That the appointment of Scott Gottlieb to head the FDA has elicited a decidedly mixed response is a good thing. I fear consensus as much as the late Christopher Hitchens loved dissent which, he believed, was an indicator of a healthy democracy, which means that rather than facing the morgue, the US might be going through her healthiest days in these times.
Gottlieb has served on the boards of industry, and earned a nifty pocket money doing so. Detractors argue that he’s unfit to head the FDA because of his financial conflict of interest (FCOI). I will not revisit the arguments for and against physician’s FCOI with industry, because all arguments for and against have been made, and it’s unlikely that anyone’s mind will change with new evidence or new arguments. Suffice it to say that both sides have plausible arguments, and we’ll never know the truth, because to know the real impact of physician’s FCOI with industry we need parallel universes with everything held constant, except the degree of physician ties with industry, and measure the net benefits to society in terms of morbidity, mortality, drug prices, and innovations.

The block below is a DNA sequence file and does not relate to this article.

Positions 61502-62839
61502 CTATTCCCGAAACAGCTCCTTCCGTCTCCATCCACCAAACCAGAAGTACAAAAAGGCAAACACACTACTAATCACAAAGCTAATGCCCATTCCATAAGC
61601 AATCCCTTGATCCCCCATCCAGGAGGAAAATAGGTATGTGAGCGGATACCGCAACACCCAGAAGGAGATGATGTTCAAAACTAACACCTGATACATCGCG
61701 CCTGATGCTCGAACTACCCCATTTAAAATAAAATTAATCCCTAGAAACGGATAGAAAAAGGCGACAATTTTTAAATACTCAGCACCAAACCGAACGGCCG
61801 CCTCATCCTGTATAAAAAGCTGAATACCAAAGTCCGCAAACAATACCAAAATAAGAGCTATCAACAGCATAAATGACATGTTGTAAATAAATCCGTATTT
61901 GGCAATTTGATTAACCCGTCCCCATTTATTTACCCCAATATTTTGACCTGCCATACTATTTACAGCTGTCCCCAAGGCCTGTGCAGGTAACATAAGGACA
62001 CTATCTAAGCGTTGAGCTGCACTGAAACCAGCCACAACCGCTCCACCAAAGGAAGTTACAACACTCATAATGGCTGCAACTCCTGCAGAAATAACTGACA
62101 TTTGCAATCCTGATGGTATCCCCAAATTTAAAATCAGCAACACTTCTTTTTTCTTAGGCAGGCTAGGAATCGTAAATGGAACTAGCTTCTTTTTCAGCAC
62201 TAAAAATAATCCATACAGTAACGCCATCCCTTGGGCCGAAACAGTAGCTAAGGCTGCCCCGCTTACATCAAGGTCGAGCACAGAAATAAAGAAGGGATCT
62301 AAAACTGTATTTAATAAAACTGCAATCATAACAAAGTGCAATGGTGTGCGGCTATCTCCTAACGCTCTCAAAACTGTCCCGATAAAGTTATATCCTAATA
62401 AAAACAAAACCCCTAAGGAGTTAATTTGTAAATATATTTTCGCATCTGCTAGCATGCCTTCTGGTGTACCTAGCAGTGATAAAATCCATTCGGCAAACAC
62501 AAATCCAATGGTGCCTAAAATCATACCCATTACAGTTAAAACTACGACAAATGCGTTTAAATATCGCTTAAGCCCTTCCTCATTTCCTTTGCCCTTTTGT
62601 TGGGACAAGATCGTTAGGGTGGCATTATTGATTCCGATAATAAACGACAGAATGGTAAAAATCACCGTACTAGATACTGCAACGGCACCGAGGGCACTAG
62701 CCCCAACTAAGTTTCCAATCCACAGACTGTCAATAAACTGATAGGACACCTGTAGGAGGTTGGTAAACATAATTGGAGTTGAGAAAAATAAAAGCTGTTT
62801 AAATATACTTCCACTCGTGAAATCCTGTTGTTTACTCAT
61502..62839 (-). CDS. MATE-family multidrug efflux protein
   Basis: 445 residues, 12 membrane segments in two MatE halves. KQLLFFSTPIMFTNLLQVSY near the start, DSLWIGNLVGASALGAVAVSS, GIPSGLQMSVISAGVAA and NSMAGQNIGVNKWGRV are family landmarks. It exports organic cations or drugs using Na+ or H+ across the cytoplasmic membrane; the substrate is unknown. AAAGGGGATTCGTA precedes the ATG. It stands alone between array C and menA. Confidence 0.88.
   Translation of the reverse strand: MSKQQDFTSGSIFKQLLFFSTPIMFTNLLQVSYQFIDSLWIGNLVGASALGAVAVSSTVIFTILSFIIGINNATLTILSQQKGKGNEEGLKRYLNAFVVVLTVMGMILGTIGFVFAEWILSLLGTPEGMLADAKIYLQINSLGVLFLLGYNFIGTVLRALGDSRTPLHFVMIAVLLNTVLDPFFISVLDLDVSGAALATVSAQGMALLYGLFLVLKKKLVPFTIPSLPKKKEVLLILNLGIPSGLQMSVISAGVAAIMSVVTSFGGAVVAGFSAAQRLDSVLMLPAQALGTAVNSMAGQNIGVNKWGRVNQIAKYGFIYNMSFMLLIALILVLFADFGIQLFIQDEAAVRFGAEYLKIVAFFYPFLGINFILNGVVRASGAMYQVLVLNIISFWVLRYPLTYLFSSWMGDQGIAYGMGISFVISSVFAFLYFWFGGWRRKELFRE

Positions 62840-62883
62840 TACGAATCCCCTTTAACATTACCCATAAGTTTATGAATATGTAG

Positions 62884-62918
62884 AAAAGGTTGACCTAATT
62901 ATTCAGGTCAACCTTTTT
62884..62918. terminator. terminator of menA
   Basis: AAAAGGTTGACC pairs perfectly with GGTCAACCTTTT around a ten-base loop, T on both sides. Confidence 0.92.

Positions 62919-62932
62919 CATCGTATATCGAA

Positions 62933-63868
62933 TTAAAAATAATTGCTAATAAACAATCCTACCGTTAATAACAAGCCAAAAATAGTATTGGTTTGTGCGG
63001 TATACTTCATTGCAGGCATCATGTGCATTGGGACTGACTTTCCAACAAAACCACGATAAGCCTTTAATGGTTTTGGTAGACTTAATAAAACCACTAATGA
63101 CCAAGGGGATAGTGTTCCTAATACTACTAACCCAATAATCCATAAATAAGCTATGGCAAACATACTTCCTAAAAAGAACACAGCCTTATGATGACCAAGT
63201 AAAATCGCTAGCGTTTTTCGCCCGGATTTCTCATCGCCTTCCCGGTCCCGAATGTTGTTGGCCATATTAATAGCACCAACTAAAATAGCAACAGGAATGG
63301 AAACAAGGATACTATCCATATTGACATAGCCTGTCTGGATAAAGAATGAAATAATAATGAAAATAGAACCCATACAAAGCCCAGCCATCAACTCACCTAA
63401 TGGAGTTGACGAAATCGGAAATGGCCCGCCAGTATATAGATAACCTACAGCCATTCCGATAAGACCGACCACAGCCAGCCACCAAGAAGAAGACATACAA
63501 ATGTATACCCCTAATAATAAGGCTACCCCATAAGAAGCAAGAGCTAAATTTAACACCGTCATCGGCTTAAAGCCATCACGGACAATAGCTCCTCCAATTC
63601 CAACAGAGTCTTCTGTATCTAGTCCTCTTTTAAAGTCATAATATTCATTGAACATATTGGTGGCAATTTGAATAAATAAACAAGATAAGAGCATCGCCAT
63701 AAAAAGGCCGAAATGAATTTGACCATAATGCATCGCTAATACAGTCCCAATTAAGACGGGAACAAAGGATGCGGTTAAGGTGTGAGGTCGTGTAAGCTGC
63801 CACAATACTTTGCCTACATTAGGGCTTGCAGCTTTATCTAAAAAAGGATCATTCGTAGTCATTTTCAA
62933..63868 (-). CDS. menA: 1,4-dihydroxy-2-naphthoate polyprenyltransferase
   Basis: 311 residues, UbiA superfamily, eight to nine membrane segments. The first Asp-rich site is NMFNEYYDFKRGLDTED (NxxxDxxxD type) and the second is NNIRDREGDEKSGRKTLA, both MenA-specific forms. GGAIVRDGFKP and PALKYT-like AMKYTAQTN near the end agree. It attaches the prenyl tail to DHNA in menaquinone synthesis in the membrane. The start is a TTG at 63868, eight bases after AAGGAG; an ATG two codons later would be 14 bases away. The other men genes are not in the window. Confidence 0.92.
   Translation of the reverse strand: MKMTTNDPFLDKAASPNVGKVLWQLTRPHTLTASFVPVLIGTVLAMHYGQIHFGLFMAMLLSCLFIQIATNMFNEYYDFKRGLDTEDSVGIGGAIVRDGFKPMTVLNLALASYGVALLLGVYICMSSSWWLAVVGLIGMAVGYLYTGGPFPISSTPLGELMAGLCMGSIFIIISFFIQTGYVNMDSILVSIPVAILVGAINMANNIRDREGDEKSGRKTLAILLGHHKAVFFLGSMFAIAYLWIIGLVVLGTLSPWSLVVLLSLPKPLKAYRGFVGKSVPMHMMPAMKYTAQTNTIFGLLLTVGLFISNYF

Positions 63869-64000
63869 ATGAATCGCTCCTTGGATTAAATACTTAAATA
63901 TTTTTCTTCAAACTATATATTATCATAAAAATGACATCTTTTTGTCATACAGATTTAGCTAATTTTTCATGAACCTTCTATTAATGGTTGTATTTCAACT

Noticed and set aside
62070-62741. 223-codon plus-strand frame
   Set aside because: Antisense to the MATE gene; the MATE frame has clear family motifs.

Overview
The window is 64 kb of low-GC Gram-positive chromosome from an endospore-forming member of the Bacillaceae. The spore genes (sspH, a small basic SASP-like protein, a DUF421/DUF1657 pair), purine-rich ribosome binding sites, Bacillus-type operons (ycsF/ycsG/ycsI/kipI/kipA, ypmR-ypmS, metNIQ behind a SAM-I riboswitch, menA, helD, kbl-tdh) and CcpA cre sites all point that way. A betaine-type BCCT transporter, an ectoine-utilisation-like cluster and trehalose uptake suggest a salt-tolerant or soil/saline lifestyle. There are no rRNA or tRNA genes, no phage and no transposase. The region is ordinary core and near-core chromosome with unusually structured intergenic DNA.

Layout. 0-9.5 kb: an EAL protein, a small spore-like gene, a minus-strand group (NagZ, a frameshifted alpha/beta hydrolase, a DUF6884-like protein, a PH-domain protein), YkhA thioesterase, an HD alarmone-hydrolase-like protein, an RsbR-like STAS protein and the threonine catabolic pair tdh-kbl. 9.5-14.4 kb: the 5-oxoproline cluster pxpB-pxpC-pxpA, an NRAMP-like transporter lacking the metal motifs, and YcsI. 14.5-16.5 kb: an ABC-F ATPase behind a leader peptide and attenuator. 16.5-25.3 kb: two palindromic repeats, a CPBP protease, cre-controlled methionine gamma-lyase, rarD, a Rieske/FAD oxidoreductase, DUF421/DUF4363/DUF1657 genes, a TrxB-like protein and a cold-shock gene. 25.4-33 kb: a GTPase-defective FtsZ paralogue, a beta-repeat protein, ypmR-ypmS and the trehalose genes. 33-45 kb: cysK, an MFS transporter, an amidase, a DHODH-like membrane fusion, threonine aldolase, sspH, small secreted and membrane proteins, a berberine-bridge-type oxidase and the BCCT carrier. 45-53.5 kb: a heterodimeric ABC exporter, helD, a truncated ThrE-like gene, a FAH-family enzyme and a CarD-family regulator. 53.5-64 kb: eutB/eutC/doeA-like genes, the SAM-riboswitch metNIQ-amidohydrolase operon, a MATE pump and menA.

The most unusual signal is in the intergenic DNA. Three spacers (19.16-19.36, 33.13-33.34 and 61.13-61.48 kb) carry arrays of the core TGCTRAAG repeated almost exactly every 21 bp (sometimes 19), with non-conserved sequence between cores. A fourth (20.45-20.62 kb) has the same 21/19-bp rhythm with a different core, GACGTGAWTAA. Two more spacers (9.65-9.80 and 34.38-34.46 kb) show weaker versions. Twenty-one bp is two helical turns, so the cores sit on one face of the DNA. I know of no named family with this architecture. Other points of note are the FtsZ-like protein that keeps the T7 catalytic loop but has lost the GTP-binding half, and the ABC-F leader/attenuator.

Further, Gottlieb’s FCOI with industry can work in opposing ways. He may, indeed, favor certain industries because of his intimacy with them, rather than what they do, which will lead to regulatory capture. But he may not. In fact, he may be so aware that his FCOI will invite disproportionate scrutiny that he will overcompensate by being harsher on industry than someone without FCOI. Like Newton’s Third Law of Motion, every action has an equal and opposite reaction, for every eventuality conjectured there’s an equal and opposite eventuality which stands to reason.
Let’s borrow an analogy from foreign affairs. Would you send an envoy to solve a problem in Iran, Yemen or Pakistan who doesn’t have knowledge about these regions? Would you send an envoy to diffuse tensions in Pakistan who is hated or loved by the Pakistanis? Sure, the envoy might have their own biases, but they also have local knowledge, or expertise. Expertise and bias, usually, not always, go hand in hand. To reduce bias, we trade expertise, and vice versa.
Gottlieb’s familiarity with industry means that he knows how they think in the boardroom – where decisions are made. If he knows how they can game the system, he must surely also know how to prevent the gaming. His intimacy with industry is at once his strength and weakness. To assume that his weakness will be exploited is as much an assumption as believing he’ll use his strength. The point is that we just don’t know.